K. S. Kyosuke (729550) | more than 5 years ago | (#28001389)

Astronomers calling NASA hotline to have the Hubble batts replaced == iPodders calling Apple hotline to have their iPod batts replaced. I haven't noticed astronomers changing the Hubble batteries on their own.

Space Walk (1)

hackus (159037) | more than 5 years ago | (#28000407)

The last space walk is suppose to last 6 hours.

That is incredibly dangerous to be outside for that length of time in such primitive suits.

I wish them good luck however, and pray they return safely.

God speed!!

-Hackus

Re:Space Walk (1)

icebike (68054) | more than 5 years ago | (#28000723)

I submit all space walks are dangerous, but given the history or death and injury during space walks (ZERO) I don't think you have any valid basis for attacking the suits.

Re:Space Walk (1)

moosesocks (264553) | more than 5 years ago | (#28007203)

Wouldn't radiation be a concern?

Re:Space Walk (1)

WuphonsReach (684551) | more than 5 years ago | (#28002251)

That is incredibly dangerous to be outside for that length of time in such primitive suits.

I would not call today's suits primitive. Especially compared to the suits used during the Mercury/Apollo era.

Is there still room for improvement? Always. Massive improvements? Maybe not. Barring improvements in fabrics / construction technology.

Why not go the source?? (1)

icebike (68054) | more than 5 years ago | (#28000681)

Why would the OP link is story to some obscure third party blurb site when a direct link to WWW.NASA.GOV would make far more sense.

You could even watch live at the Nasa site:
http://www.nasa.gov/multimedia/nasatv/index.html?param=public [nasa.gov]

Great Job! (1)

viyh (620825) | more than 5 years ago | (#28002127)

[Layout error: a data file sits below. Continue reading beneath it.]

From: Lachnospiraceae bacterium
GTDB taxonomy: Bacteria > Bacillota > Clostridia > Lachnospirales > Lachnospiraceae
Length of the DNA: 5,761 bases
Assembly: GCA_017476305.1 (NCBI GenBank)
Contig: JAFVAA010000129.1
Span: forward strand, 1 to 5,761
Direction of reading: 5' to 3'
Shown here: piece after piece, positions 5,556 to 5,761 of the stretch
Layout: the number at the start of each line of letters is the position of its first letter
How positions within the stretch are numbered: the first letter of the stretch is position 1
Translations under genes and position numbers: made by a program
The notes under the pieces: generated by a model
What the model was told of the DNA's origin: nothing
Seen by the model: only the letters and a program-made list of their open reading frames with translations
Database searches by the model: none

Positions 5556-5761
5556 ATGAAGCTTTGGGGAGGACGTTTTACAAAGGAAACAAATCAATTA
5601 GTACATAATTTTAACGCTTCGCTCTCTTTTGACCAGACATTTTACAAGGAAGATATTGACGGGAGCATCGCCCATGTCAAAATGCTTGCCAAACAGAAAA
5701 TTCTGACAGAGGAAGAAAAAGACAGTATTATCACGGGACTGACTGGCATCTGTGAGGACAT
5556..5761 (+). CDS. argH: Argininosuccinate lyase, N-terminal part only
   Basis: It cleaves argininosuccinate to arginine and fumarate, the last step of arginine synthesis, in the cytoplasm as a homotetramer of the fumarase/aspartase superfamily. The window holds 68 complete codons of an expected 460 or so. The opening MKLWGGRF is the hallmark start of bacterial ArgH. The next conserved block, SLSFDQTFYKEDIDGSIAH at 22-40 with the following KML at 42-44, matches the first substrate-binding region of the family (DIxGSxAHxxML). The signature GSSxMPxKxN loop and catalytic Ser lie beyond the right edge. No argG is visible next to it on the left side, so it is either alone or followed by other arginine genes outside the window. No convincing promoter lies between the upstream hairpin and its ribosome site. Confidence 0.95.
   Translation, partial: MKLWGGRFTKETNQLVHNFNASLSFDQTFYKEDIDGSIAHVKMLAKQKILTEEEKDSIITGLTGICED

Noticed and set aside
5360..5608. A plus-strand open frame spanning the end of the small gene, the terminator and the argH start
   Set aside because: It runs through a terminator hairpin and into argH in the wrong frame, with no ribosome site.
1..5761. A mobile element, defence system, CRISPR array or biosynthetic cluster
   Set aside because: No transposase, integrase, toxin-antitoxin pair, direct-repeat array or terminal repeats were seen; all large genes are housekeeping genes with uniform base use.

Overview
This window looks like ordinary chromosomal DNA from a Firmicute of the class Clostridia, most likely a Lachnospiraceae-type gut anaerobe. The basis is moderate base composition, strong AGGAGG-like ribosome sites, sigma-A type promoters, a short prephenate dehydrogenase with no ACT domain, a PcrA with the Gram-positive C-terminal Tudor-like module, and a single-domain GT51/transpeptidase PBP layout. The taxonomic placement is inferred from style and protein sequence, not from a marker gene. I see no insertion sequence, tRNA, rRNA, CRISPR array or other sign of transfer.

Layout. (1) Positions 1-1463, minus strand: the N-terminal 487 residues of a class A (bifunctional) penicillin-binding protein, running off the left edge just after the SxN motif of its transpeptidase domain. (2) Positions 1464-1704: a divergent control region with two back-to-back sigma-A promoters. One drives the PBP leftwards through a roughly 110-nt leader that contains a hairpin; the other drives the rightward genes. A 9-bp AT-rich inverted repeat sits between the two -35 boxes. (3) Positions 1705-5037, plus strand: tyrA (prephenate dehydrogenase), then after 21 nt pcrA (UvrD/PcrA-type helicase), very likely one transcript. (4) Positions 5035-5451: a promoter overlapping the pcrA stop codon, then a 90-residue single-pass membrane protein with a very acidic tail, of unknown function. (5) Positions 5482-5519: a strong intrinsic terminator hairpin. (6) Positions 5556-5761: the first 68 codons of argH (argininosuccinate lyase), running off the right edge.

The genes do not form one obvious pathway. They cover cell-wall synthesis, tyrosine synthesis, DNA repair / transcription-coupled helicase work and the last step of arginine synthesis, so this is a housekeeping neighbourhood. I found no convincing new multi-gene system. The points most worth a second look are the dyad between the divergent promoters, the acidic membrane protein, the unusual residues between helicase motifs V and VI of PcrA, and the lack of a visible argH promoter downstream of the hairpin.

I've been glued to NASA TV since this began and I just have to say, the Atlantis crew kicked some serious ass! They hit some hurdles but overcame everything and went beyond everyone's expectations. Here's a summary of what got added/repaired:
  • Wide Field Camera 3
  • New gyros
  • New batterys
  • Repaired the Advanced Camera for Surveys (this is the camera responsible for the pretty photos), they got the wide-field channel working, but not the high-res channel. This was expected. Now, they have redundant communication with the ground again. (First instrument repair in space)
  • Installed the Cosmic Origins Spectrograph
  • Repaired the Space Telescope Imaging Spectrograph
  • Installed the Space Telescope Imaging Spectrograph #3
  • Replaced three sections of bad insulation with New Outer Blanket Layer I can't wait to see the new discoveries!

Insignificant figures (1)

S-100 (1295224) | more than 5 years ago | (#28002205)

460 pounds. That makes it 208.656755845 kilograms, right?

Apple (0)

Anonymous Coward | more than 5 years ago | (#28005207)

Must be an apple related battery joke in there somewhere...

Anonymous Coward (0)

Anonymous Coward | more than 5 years ago | (#28006655)

We never made it to the moon. With each growing day, it becomes more apparent

Re:Anonymous Coward (1)

Dollyknot (216765) | more than 5 years ago | (#28008917)

The really clever thing about this was, they never went to the moon six times, they tried not to go to the moon actually seven times, 'coz one time they failed in their attempt not to go the moon, but luckily the three astronauts survived their attempt at not going to the moon.